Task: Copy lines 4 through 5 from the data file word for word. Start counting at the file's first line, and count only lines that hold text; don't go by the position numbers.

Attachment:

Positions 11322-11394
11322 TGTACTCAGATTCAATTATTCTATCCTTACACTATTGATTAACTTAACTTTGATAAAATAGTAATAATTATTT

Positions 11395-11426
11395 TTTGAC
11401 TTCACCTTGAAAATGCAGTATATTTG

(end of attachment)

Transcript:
11395 TTTGAC
11401 TTCACCTTGAAAATGCAGTATATTTG